• Find activities that are enjoyable as you are more likely to stick to it. But try not to let past lack of exercise put you off starting altogether. Gentle walking or sitting exercise is fine for just about everyone. You can start to build up day by day.

Resources to help you get started

An image of the Physical activity and cancer booklet

  • Information on the Macmillan website about Staying active.

  • The booklet Physical activity and cancer can be viewed online, downloaded or ordered from our website. If you click on the image it will take you to the website. (A copy of this booklet is included in the Move More resources.)

  • Macmillan Move More guide. This includes a copy of the booklet Physical activity and cancer, flyers about some popular types of physical activity. There is also an activity chart so you can see what you have achieved each day. There's also a Move More DVD which includes gentle activity videos you can do at home.

  • The NHS has some home work out videos that you may find useful, including some chair and sitting exercises.

  • Macmillan have introduced SafeFit, which is a free remote trial for anyone in the UK with a diagnosis of cancer. You will be put in contact with a cancer exercise specialist who will help you during the covid-19 crisis. It is designed to support people living with cancer to maintain and improve their physical and emotional wellbeing, whilst following Government guidelines.

  • There is further information on our website about coronavirus and cancer that may be useful. Our website will be updated as and when anything changes with current coronavirus and restrictions.

We would like to thank Audrey for taking the time to share this information about exercising and keeping active. We hope you have found this helpful.

 

If there are any exercises you do that get you moving, please do share them in the comment box below. We are sure other members would love some ideas from you to get going.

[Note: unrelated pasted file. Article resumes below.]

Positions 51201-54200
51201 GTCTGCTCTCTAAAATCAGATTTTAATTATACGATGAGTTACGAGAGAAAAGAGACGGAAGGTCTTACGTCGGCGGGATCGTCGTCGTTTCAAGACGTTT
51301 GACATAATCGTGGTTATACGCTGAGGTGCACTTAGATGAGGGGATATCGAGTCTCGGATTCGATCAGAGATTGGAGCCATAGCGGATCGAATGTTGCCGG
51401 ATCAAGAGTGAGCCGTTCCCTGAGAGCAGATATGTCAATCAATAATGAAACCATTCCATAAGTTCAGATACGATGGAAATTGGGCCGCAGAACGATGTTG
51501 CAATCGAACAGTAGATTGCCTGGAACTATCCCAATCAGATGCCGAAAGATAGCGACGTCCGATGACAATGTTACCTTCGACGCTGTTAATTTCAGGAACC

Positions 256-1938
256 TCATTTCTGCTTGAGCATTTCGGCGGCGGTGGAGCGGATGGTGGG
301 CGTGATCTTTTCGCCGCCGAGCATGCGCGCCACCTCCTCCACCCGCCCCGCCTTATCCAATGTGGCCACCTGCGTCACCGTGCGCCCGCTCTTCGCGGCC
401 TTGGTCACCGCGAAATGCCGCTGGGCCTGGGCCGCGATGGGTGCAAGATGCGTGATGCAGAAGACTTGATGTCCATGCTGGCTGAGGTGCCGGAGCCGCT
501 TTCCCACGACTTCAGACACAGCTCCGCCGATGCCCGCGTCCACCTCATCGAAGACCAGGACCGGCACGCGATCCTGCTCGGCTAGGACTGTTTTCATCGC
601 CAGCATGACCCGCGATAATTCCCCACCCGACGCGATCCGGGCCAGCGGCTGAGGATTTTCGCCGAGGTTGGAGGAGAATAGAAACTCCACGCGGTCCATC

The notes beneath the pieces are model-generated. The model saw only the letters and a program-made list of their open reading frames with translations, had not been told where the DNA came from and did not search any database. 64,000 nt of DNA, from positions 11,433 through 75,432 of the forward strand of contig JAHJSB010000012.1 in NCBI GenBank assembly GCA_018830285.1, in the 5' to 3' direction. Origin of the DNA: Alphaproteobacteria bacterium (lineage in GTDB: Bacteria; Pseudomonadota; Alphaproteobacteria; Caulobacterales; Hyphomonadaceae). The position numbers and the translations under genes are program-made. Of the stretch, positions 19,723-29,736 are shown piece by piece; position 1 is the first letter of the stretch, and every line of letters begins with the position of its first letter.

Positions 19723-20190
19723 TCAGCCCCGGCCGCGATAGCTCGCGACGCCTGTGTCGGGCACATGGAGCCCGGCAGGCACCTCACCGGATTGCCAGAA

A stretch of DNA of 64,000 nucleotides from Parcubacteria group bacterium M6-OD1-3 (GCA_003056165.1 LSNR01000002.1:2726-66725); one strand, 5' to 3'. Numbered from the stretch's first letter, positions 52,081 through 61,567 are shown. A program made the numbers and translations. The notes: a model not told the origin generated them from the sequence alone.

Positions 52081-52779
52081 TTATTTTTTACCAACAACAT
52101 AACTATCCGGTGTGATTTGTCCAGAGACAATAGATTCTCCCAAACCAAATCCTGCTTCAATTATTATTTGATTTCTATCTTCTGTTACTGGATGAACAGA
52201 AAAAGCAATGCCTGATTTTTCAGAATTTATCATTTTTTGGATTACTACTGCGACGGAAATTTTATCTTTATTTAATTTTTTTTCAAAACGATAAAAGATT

Anonymous
  • Thank you for writing this really helpful blog.  I have been wanting to do some exercise for a while to help my joint pain left over from treatment but did not know where to start.  The tips and guidance are just what I need to get me started.  Thank you for poi nting me in the right direction.

  • Hi 

    Thank you for commenting. I am so pleased that you have found the information in the blog helpful. Please do let us know how you get on with the exercises and I hope the pain in your joint eases. 

    We are always interested to know what information and content our members want to see on the site, so if there is anything in particular you would like to see, please do get in touch. Our email is community@macmillan.org.uk

    Best wishes, 

    Megan
    Macmillan Community Team

  • Thank you very much Megan.  I shall keep you posted!

    Warmest wishes xxx

  • Thank you for the blog. Very interesting.

    The only issue I have is where you say "start with 10 to 15 minute chunks". That's off-putting for some. At my worst during treatment 10 minutes seemed like an unreachable goal. I could manage 2 minutes at the lowest setting on my exercise bike and that's all. At that time I (on the advice of my physio) walked round the island bench in the kitchen as many times as I could and also used that same bench to hold on to to do squats and leg stretches. It all helped.

  • Exercising at the moment is impossible for me I feel so tired and sleep most of the day I used to do yoga but couldn’t face it at the moment I’ve had my 3rd chemo and 4th session is due next week depending on results of scan which I’m due to have in 3days time the tiredness I have is unbelievable with the aching joints